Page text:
Presurvey activities included seeking permission from and explaining the type and importance of the study to the sample population and the investigating team members. In the first stage of the sampling done by the principal investigator, the population was classified into those who intended to fast and those who did not intend to. The former were Muslims, hence the study was carried out among muslims during the Ramadan fast of year 2012. In the second stage, the town was then zoned into three-east, west, and north. One central mosque was selected in each zone randomly. On a day previously announced in each of the selected central mosque, health talk was given, the procedures to be carried out were explained, and written informed consent was obtained. The participants were then examined (by the ophthalmic team). Examination carried out involved visual acuity, IOP, anterior and posterior segment examination of the eye, as well as anthropometric measurements. Those who met the inclusion criteria after examination were then recruited into the study. Recruitment was done for the groups with intended fasting and those requiring no fasting.

Those recruited were given instructions that fasting meant abstinence from food and drinks for a period of at least 10 h.

 This was to commence between 5.00 am in the morning, and 4.00 pm in the evening. In order to confirm who is actually fasting, weight in kilogram scale and waist circumference measured with tape rule in centimeters were recorded before and during fasting. These values were expected to reduce after fasting.

The data collection exercise also served as a free eye screening for the participants in the community.

Structured questionaire used to obtain information that bordered about demographies and previous ocular morbidity history, and examination findings was used to obtain the data. IOP measurements were taken in the evening time first before and also during the fasting period using Perkins Tonometer.

Data management

The data were entered into and analyzed using Statistical Package for the Social Sciences (SPSS) Version 16 software. Descriptive statistics involving frequencies and cross-tabulations were carried out, whereas statistically significant values were derived using paired sample t-test and P < 0.05.

Ethical issues

Ethical clearance for this study was obtained from Osun State University Health Research Ethical Committee and written informed consent obtained from the participants.


   Results Top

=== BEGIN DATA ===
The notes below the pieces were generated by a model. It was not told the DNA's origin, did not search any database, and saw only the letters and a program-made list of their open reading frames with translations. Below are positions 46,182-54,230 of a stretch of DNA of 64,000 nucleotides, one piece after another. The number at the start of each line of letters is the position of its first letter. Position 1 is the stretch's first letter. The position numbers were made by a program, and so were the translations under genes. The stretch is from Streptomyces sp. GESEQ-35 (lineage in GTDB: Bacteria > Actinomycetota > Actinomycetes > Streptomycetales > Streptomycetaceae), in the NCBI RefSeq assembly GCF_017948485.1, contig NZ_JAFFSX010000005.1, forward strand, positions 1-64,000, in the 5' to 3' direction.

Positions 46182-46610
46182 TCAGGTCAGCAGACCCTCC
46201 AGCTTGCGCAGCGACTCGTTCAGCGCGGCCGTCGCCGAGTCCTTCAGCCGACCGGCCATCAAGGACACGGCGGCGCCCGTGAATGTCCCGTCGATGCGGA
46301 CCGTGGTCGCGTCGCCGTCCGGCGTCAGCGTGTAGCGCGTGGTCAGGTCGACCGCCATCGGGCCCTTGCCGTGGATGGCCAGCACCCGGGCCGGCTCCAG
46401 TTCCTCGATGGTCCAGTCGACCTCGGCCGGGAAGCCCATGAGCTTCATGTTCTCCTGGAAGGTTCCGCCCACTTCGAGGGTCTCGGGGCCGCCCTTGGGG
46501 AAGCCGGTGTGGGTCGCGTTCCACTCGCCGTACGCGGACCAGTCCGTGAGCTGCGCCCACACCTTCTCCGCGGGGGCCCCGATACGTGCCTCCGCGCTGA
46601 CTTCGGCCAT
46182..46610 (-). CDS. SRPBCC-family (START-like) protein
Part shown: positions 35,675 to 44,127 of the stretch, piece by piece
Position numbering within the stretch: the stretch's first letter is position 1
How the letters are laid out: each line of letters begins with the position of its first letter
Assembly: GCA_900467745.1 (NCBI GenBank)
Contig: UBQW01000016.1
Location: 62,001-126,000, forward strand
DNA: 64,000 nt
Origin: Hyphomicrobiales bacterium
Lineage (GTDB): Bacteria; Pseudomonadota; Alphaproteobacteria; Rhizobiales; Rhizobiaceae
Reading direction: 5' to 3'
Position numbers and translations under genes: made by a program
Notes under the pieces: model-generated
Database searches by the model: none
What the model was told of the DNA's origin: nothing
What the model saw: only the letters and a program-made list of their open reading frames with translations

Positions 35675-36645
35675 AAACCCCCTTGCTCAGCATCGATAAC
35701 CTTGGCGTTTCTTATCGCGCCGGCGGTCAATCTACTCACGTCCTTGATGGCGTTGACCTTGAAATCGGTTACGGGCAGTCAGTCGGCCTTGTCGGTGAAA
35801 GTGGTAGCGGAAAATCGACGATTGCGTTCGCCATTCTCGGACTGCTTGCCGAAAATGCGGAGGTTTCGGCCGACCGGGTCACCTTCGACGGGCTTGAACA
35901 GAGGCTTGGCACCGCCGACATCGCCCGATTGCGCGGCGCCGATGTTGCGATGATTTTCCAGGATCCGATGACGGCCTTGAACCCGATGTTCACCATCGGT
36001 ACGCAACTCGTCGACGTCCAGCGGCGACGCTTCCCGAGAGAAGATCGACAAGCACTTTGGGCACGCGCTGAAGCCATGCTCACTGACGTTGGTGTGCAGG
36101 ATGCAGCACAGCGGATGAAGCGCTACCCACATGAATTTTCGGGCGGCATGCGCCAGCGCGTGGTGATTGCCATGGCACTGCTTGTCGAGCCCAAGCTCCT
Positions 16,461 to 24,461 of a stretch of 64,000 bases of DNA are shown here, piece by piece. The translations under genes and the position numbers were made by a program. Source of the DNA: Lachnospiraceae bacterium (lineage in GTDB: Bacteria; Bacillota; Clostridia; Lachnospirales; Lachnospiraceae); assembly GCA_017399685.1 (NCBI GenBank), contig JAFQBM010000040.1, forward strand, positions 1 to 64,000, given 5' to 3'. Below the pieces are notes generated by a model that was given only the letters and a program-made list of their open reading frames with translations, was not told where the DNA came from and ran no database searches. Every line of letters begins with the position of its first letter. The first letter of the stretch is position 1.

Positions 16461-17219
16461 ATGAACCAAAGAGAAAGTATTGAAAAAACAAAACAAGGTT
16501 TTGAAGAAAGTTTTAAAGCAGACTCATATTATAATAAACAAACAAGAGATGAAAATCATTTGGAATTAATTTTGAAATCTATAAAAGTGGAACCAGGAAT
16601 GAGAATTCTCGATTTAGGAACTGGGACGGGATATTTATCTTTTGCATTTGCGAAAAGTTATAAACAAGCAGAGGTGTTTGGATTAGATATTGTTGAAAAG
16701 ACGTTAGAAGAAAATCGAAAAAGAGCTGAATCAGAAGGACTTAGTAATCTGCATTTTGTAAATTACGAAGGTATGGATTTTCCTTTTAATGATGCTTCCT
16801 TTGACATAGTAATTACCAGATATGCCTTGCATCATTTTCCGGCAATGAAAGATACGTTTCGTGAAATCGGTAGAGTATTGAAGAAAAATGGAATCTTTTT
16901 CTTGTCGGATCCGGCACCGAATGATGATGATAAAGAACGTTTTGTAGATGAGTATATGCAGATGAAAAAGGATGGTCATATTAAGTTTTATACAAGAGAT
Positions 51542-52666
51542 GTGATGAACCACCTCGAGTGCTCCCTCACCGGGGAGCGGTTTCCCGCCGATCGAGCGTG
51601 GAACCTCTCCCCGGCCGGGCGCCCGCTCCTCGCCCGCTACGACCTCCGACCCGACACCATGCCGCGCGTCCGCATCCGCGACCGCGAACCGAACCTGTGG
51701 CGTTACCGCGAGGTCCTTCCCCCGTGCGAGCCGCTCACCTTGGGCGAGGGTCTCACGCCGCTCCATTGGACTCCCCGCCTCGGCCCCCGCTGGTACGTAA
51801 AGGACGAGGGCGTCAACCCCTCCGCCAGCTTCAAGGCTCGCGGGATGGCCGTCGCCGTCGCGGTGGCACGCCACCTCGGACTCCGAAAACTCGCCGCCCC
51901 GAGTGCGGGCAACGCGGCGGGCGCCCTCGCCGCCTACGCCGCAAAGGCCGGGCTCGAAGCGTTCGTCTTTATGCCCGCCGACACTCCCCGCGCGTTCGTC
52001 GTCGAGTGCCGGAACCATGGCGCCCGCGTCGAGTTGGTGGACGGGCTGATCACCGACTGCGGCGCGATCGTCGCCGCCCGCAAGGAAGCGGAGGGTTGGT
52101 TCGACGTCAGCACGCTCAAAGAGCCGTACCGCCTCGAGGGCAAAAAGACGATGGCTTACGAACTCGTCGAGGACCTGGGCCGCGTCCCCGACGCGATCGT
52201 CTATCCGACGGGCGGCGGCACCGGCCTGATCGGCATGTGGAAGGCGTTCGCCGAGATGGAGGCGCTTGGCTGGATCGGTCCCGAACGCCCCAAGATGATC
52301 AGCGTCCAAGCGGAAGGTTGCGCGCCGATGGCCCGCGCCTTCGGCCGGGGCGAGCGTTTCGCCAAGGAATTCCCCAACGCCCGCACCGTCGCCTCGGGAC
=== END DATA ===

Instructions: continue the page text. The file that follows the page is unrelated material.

A total of 60 subjects were studied out of 200 that were screened during the prefasting and the fasting period. All were Muslims. The mean age was 42.3 ± 16.7 years with a range of 17-100 years. There were 36 (60%) males and 24 (40%) females. Majority of the subjects were professionals (33.3%). Only 18.3% had less than secondary education [Table 1]. Over 90% had 6/5-6/18 as their visual acuity in the better eye at presentation (normal according to World Health Organization (WHO) classification) [Table 2].
Table 1: Demography


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Table 2: Visual acuity


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The mean weight before fasting was 65.92 ± 12.9 8 kg, whereas the mean weight during fasting was 65.29 ± 12.41 kg, with a difference (reduction) of 0.63 ± 3.82 kg. This reduction was not statistically significant as shown by paired sample t-test (P = 0.214, 95% confidence interval (CI): 0.372, 1.626). On the other hand, the mean waist circumference before fasting was 87.20 ± 12.39 cm, which dropped significantly to 81.78 ± 11.65 cm during fasting (P = 0.000, 95% CI: 4.128, 6.720). Similarly, the mean IOP before fasting was 15.98 ± 3.11 mmHg and during fasting reduced to 14.08 ± 2.71 mmHg. This reduction was also statistically significant (P = 0.000, 95% CI: 0.98558, 2.82798) [Table 3] and [Table 4].
Table 3: Paired samples statistics


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Table 4: Paired samples test


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As the data collection exercise also served as a free screening exercise for the participants, some potentially blinding diseases that may be amenable to treatment like cataract, glaucoma, diabetic retinopathy, and refractive errors were detected and were subsequently referred for prompt treatment to the nearby government health institutions where such treatment could be obtained.


   Discussion Top


Fasting is a condition whereby people are subjected to deprivation from food and drink for a certain period of hours during the day (usually more than 6 h to allow for a complete gastric emptying) as opposed to starvation where people are denied food and water for long period of time usually days or months as a result of famine, war, or other natural disasters. A lot of people engage in regular fasting as a fulfillment of their religious vows. It is therefore necessary to take into consideration whether a patient is fasting or not when presenting for routine consultation in our day to day clinics. Fasting is also associated with some degree of dehydration hence with a consequent effect on body homeostasis. [1]